J: He would hate to be on the Internet. I found this guy doing a lecture, with a Texas twang but he was good. I checked him out and I really wanted to meet him, but it turned out he has died.

D: This lecturer you mean. Speaking of mortality.

J: Yes. The thought that he left me with, he was talking about hyper-reality and he was saying the biggest battle of our time isn’t rights or the environment. It’s reality against unreality.

D: My friend and editor Dick Todd wrote a book in which that was one of the central themes. The Thing Itself. He teaches narrative non-fiction at Goucher. I think that’s what Heidegger is mostly about. Thomas Sheehan wrote a book that just came out and I’m starting to read it and his thesis about Heidegger is that in Heidegger “being” signifies “meaning.” That’s a different tack from the usual interpretation of his philosophy. It’s the question of what really matters.

J: What was that paraphrase earlier?

D: The host of Entitled Opinions was saying, about Heidegger’s philosophy, that when you are aware of mortality and not avoiding it through inauthentic behavior, it destabilizes the world and your system of meaning so that you are faced with uncertainty. The point is not to avoid the uncertainty but face it and dwell with it.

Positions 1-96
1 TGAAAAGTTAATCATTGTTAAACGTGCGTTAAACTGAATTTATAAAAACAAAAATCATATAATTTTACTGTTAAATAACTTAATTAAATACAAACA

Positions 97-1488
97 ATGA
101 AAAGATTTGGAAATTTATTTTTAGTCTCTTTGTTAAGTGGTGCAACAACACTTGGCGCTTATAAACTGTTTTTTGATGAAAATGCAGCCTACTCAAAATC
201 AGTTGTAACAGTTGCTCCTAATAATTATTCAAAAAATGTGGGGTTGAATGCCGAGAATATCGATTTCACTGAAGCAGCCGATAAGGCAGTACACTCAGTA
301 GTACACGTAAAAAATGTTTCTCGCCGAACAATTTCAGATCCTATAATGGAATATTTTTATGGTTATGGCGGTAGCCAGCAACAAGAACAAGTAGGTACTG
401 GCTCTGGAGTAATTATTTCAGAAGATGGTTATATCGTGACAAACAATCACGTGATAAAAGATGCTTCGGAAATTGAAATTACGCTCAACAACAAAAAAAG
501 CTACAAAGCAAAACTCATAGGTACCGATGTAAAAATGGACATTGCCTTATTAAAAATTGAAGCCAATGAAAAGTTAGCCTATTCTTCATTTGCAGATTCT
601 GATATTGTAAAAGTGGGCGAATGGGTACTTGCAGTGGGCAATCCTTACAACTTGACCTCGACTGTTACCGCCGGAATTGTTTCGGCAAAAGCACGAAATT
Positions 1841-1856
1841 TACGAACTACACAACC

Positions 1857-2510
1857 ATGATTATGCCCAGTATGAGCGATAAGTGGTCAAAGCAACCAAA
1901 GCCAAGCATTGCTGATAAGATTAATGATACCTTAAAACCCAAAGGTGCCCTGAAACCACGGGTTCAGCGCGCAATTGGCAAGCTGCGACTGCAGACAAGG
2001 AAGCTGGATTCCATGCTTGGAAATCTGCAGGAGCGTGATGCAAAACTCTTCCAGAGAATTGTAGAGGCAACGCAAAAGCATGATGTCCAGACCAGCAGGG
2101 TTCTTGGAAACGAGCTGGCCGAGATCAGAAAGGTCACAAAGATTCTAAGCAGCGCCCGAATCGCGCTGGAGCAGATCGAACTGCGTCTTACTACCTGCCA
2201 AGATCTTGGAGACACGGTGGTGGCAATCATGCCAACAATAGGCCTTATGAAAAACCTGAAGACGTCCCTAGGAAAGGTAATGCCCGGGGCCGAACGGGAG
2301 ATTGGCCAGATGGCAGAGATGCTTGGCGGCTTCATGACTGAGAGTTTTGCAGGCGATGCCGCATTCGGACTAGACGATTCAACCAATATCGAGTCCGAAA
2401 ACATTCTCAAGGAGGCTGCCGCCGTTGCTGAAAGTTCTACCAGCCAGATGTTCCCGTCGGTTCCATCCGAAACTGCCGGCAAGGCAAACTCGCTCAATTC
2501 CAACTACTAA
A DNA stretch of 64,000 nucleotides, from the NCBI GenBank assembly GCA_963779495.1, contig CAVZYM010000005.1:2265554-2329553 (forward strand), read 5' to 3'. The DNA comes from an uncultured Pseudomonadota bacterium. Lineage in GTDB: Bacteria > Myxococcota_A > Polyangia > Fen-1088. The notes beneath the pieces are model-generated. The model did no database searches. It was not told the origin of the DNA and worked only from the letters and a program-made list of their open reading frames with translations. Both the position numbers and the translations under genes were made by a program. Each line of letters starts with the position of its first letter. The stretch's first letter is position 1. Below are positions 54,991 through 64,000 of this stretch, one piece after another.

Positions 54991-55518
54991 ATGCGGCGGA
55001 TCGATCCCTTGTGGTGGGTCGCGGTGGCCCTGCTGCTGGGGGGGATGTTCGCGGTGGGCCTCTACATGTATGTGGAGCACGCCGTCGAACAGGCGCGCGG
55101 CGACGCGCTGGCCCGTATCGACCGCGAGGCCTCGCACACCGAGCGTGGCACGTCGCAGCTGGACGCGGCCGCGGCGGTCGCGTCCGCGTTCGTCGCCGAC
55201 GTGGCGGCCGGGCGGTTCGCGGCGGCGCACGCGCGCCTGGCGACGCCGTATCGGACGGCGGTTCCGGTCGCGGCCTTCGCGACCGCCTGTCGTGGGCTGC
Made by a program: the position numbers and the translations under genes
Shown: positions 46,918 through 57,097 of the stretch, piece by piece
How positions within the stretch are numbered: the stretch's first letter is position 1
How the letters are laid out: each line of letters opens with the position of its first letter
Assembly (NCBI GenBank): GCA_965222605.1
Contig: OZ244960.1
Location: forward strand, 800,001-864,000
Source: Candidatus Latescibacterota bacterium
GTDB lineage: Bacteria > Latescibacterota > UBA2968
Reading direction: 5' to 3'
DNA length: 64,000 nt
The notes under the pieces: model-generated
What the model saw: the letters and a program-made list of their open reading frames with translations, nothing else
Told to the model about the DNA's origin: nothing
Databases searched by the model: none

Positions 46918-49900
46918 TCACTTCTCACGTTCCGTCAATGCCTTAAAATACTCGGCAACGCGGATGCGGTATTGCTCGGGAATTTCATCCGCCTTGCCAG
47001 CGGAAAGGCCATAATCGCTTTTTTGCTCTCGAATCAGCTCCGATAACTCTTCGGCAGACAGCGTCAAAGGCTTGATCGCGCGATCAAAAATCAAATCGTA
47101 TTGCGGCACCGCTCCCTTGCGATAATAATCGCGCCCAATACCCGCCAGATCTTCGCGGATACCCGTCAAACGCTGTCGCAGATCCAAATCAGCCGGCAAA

J: That would be nice to have known that a while ago.

D: It’s there in Kierkegaard too. You have to leap.

J: We were talking about painting and Jeff Koons, trying to define what it is that defines painting, as opposed to a lot of what’s going on in art. I was thinking that when the power grid goes down you still have a painting to look at. Did you read that New Yorker piece, Adam Gopnick, who runs into Jacob Collins who’s a realist painter so he starts to learn figure drawing and how hard it is. It takes him a year or two and by then his idea of what matters in art changes. It’s great. But Collins hates everything since Manet. That’s reactionary. We aren’t reactionary. I love Ai Weiwei’s work.